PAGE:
sutures newsletter


Spotlighting Brain Injuries in Sports and War

Peter Rhee, MD

Peter Rhee, MD, a nationally known trauma surgeon who treated former U.S. Rep. Gabrielle Giffords, will deliver the keynote speech at the 2017 Regenerative Medicine Institute Symposium in February.

Rhee, who cared for Giffords after she was shot in the head during a 2011 assassination attempt, is one of many experts who will address the Feb. 9-10 meeting at Harvey Morse Conference Center. The symposium, "Regeneration and Neurological Trauma: From the Playing Field to the Battle Field," is co-sponsored by the Cedars-Sinai Board of Governors Regenerative Medicine Institute, the Department of Surgery and the Kerlan-Jobe Orthopaedic Clinic, a Cedars-Sinai affiliate.

The speakers include:

  • Rhee, senior vice president, chief of Acute Care Surgery and medical director of the Marcus Trauma Center at Grady Memorial Hospital in Atlanta. He also is a professor of Surgery at Emory University and Morehouse School of Medicine in Atlanta. A retired U.S. Navy captain with 24 years of active duty, he is a founding member of the military's Committee on Tactical Combat Casualty Care and serves on the American College of Surgeons Committee on Trauma. He is the author of the book Trauma Red: The Making of a Surgeon in War and in America's Cities.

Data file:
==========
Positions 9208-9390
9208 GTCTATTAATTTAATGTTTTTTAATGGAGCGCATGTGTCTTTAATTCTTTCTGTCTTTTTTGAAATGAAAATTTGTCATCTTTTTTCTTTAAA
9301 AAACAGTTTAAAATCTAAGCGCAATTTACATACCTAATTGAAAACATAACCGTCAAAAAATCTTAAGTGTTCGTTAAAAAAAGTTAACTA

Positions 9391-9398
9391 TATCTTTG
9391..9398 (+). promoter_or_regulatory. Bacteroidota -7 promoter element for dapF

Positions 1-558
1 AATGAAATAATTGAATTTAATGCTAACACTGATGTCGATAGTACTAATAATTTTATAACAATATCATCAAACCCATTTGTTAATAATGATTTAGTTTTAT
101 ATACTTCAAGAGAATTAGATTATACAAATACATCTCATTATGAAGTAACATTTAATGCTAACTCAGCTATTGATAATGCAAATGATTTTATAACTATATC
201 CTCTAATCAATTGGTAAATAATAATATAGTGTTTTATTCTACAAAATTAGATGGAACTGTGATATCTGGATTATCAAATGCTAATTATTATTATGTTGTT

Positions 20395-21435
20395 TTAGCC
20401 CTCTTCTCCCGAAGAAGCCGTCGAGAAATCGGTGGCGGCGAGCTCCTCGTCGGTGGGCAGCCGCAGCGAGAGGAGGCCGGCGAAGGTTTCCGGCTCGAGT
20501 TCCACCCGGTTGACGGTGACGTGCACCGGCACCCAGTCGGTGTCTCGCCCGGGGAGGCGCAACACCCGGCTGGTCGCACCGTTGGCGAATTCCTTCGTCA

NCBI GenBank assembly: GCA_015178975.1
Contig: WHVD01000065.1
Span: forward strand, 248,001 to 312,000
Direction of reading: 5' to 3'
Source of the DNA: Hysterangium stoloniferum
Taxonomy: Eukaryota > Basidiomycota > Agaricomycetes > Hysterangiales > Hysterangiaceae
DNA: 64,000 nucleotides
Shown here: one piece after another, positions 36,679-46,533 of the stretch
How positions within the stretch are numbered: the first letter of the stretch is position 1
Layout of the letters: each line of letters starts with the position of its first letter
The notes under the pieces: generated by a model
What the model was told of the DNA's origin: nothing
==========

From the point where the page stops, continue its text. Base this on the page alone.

• Retired U.S. Army Col. Dallas Hack, MD, former director of the Combat Casualty Care Research Program and former chair of the Joint Program Committee 6 (Combat Casualty Care) of the U.S. Army Medical Research and Materiel Command at Fort Detrick, Maryland.
  • Ann McKee, MD, professor of Neurology and Pathology at Boston University School of Medicine and director of the Neuropathology Service for the New England Veterans Administration Medical Centers and the Brain Banks for the Boston University Alzheimer’s Disease Center. She is a pioneer in the study of brain damage caused by repetitive injury in athletes.
  • Donald Ingber, MD, PhD, founding director of the Wyss Institute for Biologically Inspired Engineering at Harvard University, the Judah Folkman Professor of Vascular Biology at Harvard Medical School and the Vascular Biology Program at Boston Children’s Hospital. He also is professor of Bioengineering at the Harvard John A. Paulson School of Engineering and Applied Sciences. Ingber is a world-renowned expert on translational medicine, tissue engineering and "organ on a chip" technology to advance personalized medicine.

The symposium will feature sessions on spinal cord injury; imaging approaches for traumatic brain injury; central nervous system modeling and clinical evaluation; and therapeutic approaches to central nervous system injury. There also will be poster sessions and a special evening panel on the topic of concussion, with clinicians, investigators and professional athletes.

The general attendance fee is $225; $50 for Cedars-Sinai graduate students, residents and fellows.

For more information or to register, visit the RMI Symposium site. If you have questions, contact Laura DeZell at 310-248-8581 or